This is all, of course, secondary to what is perhaps the photograph's most glaring aspect: its obvious state of decay and disrepair. We know, of course, that supervening economic circumstance and dwindling public interest led to the demolishing of Wright's gardens. But there is something about the shoddy state of this photograph that really causes to take fright at such decay and disrepair. It is as if the careless folds and creases, the glue stains and water marks that delimit areas of neglect across the image suggest the Midway Garden's ultimate fate. Wright's building, much like this image, is a forgotten object, an architectural tchotchke folded, creased, and stuffed into some cobweb-ridden corner of an amnesiac mind.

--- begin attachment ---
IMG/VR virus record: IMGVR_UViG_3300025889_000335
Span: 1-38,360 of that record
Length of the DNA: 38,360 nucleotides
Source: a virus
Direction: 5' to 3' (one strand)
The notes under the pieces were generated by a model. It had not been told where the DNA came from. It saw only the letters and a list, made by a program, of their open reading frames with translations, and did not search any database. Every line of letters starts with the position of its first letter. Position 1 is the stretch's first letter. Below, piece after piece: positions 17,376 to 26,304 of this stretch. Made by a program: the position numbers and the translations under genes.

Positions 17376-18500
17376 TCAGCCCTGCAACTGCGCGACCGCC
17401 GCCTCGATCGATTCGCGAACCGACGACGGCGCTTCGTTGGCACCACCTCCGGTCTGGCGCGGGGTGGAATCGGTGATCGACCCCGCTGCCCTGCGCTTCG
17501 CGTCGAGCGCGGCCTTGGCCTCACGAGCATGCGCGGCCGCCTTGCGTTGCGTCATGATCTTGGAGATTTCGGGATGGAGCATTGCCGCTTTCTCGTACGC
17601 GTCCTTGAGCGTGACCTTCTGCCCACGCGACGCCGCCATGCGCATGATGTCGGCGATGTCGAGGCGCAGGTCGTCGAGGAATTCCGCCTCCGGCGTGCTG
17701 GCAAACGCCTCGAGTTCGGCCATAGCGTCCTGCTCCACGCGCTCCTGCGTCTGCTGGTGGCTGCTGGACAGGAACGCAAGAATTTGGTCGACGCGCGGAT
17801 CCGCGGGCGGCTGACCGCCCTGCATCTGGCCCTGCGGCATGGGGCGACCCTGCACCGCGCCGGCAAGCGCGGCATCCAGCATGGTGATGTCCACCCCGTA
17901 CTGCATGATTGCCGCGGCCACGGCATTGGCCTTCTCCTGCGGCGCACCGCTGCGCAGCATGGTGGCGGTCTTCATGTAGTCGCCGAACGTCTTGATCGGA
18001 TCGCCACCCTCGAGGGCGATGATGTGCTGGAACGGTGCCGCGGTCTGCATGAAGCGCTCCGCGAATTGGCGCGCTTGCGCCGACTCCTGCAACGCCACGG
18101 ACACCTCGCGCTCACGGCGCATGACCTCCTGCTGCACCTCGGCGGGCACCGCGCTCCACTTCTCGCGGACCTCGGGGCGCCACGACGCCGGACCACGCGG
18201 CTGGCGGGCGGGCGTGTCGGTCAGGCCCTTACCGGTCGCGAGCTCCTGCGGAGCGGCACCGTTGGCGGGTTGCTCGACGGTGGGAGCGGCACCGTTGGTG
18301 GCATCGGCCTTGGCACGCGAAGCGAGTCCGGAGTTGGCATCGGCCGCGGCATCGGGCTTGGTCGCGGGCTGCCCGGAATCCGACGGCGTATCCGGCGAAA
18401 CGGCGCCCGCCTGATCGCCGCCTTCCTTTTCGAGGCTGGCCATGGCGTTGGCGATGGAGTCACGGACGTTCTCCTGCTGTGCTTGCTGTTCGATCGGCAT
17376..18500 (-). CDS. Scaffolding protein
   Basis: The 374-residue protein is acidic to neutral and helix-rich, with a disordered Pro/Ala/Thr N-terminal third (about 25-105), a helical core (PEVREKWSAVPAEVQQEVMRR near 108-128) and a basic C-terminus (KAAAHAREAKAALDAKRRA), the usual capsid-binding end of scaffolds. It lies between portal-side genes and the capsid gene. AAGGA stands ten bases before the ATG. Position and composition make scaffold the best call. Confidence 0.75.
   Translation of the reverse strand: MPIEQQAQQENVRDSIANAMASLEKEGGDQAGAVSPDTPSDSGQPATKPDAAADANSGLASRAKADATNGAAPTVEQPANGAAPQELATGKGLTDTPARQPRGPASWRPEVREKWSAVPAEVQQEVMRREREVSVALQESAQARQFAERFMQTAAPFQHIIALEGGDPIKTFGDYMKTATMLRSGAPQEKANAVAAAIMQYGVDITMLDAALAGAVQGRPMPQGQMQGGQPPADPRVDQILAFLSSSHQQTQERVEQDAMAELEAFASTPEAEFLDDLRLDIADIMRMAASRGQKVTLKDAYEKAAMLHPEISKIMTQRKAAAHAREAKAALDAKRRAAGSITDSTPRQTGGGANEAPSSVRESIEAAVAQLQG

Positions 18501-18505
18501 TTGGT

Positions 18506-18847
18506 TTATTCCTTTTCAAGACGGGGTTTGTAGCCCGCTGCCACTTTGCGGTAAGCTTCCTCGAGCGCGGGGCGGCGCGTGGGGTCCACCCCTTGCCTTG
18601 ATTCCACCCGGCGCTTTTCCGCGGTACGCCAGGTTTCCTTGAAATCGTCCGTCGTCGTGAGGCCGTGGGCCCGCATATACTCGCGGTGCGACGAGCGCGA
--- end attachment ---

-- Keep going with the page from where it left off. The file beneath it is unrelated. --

These two photographs of Midway Gardens are also startling in their depiction of people long dead and gone. Faces and body gestures invite speculation. These people could have been anyone. But notice how some of them look back at the camera, aware of the phosphorous flash that will forever freeze the image on a photographic plate. One person is even captured mid-bite. Another looks up momentarily as he reads a newspaper. If these images were taken a day, or even a second later, a totally different image would have been captured. These are captured moments as fleeting as the architecture that encloses them.